Several people have asked when I'll write a column again. I can hardly believe it's already been six weeks!
Many readers might remember that my husband and I acquired an instant family at that time. The sudden addition of three kids to this happily married couple has filled my days more than I ever could have imagined. I've become chauffeur, cook, therapist, first responder, scheduler, disciplinarian ... and did I mention chauffeur?
Since I'm most definitely not a morning person, my husband has taken charge of breakfast and getting the children ready for school and day care. Every parent knows what a challenge that is. I get the kids where they need to go throughout the day and handle after-school and dinner prep time. We share baths and bedtime. He does most of the dishes and I do the majority of the housecleaning.
Without this cooperative effort and mutual support, parenting three adopted kids with a difficult background would be impossible. I have the utmost admiration for anyone who can successfully parent healthy kids. I'm incredulous at those who can parent special needs kids, and can't even fathom what it takes to be a single parent.
The following is just a little of what I've learned in the last six weeks from my three kids ages 6 and under.
You can never have enough milk, bread and eggs on hand. Fortunately our three kids love milk. I've never been a milk lover, and when I was single a pint of skim would certainly spoil in my refrigerator. Now it's not uncommon to see three or four gallons in the fridge, and they never last more than a couple of days.
There is no easy way to overcome constipation in a 2-year-old. Adding fiber to the diet is a great idea, but bran cereal doesn't come in fruit flavors or with marshmallows. Crushed Fibercon tablets, however, do mix pretty well in applesauce.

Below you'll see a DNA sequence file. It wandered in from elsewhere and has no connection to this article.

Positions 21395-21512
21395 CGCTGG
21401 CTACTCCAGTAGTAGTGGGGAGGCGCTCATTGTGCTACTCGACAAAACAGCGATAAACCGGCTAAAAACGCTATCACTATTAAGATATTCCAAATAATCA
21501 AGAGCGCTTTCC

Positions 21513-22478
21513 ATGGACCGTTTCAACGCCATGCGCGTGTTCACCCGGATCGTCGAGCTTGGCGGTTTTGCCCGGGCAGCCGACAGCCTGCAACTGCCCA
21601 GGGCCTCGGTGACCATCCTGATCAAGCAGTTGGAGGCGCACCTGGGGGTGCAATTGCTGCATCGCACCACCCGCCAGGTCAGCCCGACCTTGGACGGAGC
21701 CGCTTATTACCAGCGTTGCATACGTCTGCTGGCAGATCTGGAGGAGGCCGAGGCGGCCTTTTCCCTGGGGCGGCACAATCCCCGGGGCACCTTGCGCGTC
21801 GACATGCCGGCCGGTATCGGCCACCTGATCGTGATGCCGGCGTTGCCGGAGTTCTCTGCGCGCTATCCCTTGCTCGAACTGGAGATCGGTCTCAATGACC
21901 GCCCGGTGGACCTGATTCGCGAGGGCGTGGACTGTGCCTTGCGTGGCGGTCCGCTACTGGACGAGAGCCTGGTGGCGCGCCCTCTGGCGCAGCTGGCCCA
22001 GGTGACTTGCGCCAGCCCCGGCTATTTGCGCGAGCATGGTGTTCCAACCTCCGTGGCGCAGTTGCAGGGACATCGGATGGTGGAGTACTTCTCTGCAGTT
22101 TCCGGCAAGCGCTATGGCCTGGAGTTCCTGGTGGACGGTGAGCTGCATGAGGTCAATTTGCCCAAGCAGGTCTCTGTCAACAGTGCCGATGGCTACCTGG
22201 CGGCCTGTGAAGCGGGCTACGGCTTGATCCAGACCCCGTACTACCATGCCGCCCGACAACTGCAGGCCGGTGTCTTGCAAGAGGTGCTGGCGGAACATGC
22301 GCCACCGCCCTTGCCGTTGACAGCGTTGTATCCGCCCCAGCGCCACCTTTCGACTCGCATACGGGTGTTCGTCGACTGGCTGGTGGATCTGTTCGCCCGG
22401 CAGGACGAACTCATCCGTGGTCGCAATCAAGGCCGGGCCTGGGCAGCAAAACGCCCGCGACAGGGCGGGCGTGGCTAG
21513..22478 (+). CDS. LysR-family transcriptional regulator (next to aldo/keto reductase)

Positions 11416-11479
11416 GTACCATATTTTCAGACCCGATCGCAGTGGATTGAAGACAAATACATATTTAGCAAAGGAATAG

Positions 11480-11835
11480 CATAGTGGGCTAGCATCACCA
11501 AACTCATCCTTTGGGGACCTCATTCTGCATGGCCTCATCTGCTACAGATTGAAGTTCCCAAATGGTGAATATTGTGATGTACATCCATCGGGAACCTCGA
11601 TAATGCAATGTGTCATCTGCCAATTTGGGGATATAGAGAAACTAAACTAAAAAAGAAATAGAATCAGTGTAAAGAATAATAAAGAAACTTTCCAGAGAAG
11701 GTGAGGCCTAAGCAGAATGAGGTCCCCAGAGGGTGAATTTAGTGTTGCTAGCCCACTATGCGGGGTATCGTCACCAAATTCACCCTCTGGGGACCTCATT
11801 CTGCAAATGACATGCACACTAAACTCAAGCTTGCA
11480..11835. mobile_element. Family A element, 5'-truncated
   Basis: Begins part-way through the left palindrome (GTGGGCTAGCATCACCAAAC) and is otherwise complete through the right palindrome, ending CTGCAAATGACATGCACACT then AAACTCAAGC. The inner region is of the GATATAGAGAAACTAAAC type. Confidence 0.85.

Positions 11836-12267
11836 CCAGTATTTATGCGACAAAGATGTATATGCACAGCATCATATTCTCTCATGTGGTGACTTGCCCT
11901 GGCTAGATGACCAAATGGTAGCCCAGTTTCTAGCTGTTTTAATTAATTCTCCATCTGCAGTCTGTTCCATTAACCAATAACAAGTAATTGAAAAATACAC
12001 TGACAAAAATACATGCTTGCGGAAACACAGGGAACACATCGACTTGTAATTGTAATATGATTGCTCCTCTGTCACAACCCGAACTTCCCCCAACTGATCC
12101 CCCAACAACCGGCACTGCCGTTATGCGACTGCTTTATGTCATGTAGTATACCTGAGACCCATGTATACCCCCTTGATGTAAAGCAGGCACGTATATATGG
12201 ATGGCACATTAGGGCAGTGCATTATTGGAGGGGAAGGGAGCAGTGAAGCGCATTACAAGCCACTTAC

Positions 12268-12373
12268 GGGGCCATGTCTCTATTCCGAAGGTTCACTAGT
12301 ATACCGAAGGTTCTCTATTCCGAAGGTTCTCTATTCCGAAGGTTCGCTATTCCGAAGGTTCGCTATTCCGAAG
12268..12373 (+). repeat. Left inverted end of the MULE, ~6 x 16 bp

Before-school vomiting changes the day's schedule for the whole family. And it smells a lot worse than dog puke.
I've learned about childhood colds and ear infections. This is closely followed by the fact that children's Motrin is yummy and makes every child want medicine.
Three large dogs quickly find 2-year-old fingers when they're covered with ketchup, hot dog, American cheese, oatmeal, chocolate, applesauce, Tootsie Pops ... need I continue?
If a kid loved green beans (or broccoli or asparagus) last time, that doesn't guarantee the same vegetable will be a hit again next time.
Kids have a different internal thermometer than adults. I can wear a sweater, jacket and mittens in the car, and all three kids will beg to take their jackets and shoes off and for me to turn the "cold heat" on.
Temper tantrums are loud, sometimes painful for the adult and usually happen when least expected.
I've learned about Dora the Explorer, SpongeBob, Arnold and The Wiggles. "Be quiet" means something different to me than it does to a 4-year-old in church. Another church finding is that "Amen!" is logically followed by "I'm hungry!" to a 4-year-old who is learning to say grace at suppertime.
I've also learned that:
* I must have had a dormant "mommy" gene hiding inside me. Within a few hours of becoming a mom, I'd already completed the transformation -- I sounded exactly like my own mother.
* My husband has an incredible knack for making kids laugh. And it's hard to resist getting caught up in the fun.
* A genuine smile and "I love you" from a child can turn my heart to mush.
* There's nothing that compares with a greeting by an enthusiastic child running with arms open yelling, "Mommy! Mommy!"
Above all I've learned that neighbors, friends, coworkers and people I don't even know can be generous beyond my wildest dreams. My heartfelt thanks go to those people who have offered support in the form of gifts, hand-me-downs, advice and prayers. You will be remembered and appreciated always.
(Diane McCormack is a correspondent for The Brainerd Dispatch and a freelance writer living in north central Minnesota. Comments and story ideas are welcome by e-mail to firstname.lastname@example.org or call (218) 821-5297.)
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